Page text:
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Brisbane Showgrounds to host cricket, AFL while Gabba revamped

Brisbane Showgrounds will be redeveloped to host AFL and cricket as the Gabba undergoes a 2032 Olympics revamp — but the state government will stump up only a third of the cost.

Brisbane City Council, the RNA, and the two sporting codes will be asked to pay the rest of the expected $137 million bill for the 20,000-seat stadium.

The government will pay $47.5 million of the total $137 million cost.

Sport Minister Stirling Hinchliffe said this relocation was the most “cost effective” and “responsible” solution during the Gabba’s multi-billion dollar development, and it was up to the council to “step up and contribute”.

The project is expected to cost $137 million, with the state govenment paying a third. (Supplied)

The stadium will be scaled back to nearly half that number of seats, to a 12,000-seat bowl, after the Olympics.

Asked about mayor Adrian Schrinner’s claim he had been blindsided by today’s announcement, Mr Hinchliffe said Mr Schrinner “refused” to take his phone call about it on Thursday.

The council is being asked to pay $30 million for the revamp.

‘Deliver on ambitions’

Mr Hinchliffe said it was “the role of the city to deliver”.

“The Lord Mayor of Brisbane made it very clear that he thought this was the right solution. He thinks this is the right thing for Brisbane,” Mr Hinchliffe said.

“But when it’s come to actually putting forward some commitment to that something delivers for our 2032 [Olympics], and our city’s ambitions and our region’s ambitions for years to come, he’s left pretending like he’s got no capacity to make a difference.”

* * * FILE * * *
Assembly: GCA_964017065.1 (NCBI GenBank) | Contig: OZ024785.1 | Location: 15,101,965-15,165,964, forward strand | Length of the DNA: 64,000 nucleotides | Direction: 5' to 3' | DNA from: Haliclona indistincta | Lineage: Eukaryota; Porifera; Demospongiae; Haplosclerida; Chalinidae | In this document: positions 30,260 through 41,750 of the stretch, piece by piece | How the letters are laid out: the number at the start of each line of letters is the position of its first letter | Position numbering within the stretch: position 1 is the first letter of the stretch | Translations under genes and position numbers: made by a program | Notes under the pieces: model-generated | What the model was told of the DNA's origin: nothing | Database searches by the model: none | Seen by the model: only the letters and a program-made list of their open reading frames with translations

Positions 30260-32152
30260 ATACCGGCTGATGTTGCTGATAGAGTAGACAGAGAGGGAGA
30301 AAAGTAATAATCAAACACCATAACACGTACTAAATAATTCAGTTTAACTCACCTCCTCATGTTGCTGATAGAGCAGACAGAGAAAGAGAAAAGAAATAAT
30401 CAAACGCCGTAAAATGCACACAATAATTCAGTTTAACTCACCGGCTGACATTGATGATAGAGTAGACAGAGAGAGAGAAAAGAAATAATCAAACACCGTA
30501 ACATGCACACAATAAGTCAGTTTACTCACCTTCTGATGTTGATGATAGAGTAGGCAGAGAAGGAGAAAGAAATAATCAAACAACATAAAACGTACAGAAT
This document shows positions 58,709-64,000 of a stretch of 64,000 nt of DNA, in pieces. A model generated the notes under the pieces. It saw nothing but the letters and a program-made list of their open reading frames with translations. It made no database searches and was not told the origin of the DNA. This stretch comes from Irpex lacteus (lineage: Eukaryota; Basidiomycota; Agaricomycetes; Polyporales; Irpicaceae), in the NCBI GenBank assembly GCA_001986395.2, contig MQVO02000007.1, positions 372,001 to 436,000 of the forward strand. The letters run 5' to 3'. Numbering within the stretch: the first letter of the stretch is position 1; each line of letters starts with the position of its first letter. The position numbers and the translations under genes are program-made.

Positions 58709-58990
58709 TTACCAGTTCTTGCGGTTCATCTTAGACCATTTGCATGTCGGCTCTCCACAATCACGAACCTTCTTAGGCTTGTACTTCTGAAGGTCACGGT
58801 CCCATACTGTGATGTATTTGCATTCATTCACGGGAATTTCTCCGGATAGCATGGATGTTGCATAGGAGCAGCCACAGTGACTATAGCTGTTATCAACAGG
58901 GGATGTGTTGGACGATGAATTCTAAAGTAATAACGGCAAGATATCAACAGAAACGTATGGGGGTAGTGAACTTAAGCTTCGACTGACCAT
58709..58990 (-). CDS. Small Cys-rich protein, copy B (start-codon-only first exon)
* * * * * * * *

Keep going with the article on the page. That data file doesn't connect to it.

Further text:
But Mr Schrinner said he was “taken by surprise” by the move, and it was the state’s responsibility to find a new home for the Brisbane Lions and Brisbane Heat.

The RNA said it had offered $15 million to the rebuild.

“This major upgrade to existing facilities plans to deliver a modern 20,000-seat fully accessible venue through the restoration of the heritage grandstands, plus a contemporary replacement of Machinery Hill,” chief executive Brendan Christou said.

“The RNA believes this upgrade will provide major benefits for the entire community from rural, regional and remote Queensland to metropolitan areas, providing a great legacy for future generations to come.”

The Ekka would carry on through the construction, with the stadium to be built by the start of the 2026 AFL season.

The Gabba redevelopment has proved a lightning rod for the state government, with questions over cost, and whether it was needed for the city to host the Olympics, as well as protests about the plan to move East Brisbane State School.




Author: Russell White